Sunday, 25 October 2015

The battle is on

Sunday, 25 October 2015
England enter the fifth day of the second test facing a battle to survive. Seven wickets stand between Pakistan and victory, with England set a nominal target of 491 runs. Already the captain has been dismissed, troubled by injury. Gone too is his opening partner, Moeen Ali, and the man at first drop, Ian Bell. It's a tough final day ahead.

It will be a tough challenge, but maybe they could do it and survive. Joe Root has already dug in with an overnight score of 59*, and maybe he could continue his one-man mission for England well into the final day. His hot streak from the summer doesn't seem to be ending just yet, and he's shown an ability to shape matches by himself before. Jonny Bairstow is coming off the summer of his life, and though he's still yet to really deliver at test level, he's shown some signs of form on this tour so far. Ben Stokes is a fighter. Jos Buttler must be due a score soon. Adil Rashid is a good player of spin, and having a man with ten first class centuries batting at number eight can only be a good thing in a situation like this. Broad and Wood too are far from being mugs with the bat in hand, and James Anderson is after all a test saving hero - Cardiff, 2009, will be clung on to for as long as possible. England saved a match with six wickets to spare on the final day in New Zealand in 2013, and came so close to doing so with five to spare against Sri Lanka last year.

But probably the more likely scenario is the other one. Pakistan have the bowling attack to cause problems. Wahab Riaz, the left armer, bowling quickly and constantly looking a threat. Yasir Shah bowling legspin on a fifth day pitch. Both coming off the back of four wickets in the first innings. Root can't score runs every innings, and left arm quicks have often been his undoing. Bairstow remains unproven in test matches, his bottom hand is too often taking over, and he's not looked at ease against spin. Stokes had a fifty in the last match, but otherwise has struggled for runs; while Buttler's place in the side is on the line. Rashid is in only his second test match, and Broad, Wood, and Anderson aren't batsmen to rely upon.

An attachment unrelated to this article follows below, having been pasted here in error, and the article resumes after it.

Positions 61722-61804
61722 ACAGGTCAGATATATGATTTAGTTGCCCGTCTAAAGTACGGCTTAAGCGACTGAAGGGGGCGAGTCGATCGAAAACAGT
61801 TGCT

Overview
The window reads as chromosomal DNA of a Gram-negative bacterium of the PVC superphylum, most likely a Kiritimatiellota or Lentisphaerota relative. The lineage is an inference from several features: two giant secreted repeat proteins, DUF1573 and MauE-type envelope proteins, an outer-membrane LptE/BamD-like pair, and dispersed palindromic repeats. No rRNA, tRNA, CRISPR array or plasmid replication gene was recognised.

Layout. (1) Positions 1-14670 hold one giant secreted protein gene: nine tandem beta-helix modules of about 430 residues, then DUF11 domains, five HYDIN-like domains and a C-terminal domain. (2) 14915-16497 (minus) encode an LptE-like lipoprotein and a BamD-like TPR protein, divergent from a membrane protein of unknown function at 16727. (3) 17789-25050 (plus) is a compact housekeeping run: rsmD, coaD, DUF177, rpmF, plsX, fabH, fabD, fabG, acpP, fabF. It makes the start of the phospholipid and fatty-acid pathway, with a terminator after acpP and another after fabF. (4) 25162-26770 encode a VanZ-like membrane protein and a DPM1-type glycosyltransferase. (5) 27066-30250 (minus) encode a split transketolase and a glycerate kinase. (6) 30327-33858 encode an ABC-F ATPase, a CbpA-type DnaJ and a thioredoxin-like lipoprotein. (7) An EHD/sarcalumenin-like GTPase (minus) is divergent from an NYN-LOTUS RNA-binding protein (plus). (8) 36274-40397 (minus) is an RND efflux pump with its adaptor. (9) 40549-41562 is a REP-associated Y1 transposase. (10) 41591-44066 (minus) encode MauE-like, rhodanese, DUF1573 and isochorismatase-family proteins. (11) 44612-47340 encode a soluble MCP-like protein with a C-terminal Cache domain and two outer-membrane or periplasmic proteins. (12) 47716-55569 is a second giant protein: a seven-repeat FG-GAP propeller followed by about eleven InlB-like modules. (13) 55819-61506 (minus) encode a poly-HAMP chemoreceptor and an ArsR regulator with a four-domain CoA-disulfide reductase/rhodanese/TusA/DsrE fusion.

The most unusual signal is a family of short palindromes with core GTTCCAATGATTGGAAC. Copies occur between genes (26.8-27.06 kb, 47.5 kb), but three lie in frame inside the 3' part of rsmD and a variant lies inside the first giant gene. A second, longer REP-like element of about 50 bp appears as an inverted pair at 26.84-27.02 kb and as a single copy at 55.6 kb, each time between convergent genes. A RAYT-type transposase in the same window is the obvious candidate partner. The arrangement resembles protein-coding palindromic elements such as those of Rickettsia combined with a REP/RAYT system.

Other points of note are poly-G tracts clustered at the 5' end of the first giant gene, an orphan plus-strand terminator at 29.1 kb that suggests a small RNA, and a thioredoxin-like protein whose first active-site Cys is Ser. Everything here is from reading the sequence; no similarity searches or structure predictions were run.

The first innings though was the one that got them into trouble. It was another dramatic collapse, from 206/3 to 242 all out. Seven wickets, 36 runs. Root got out, and the whole team seemed to follow - too many falling with rash shots. It's been a problem throughout the year - who gets the runs when Cook and Root are out? Others have had their moments - and Stokes especially has played some brilliant innings this year - but there's not anyone else at the moment who fills you with the confidence that they will deliver on a consistent basis.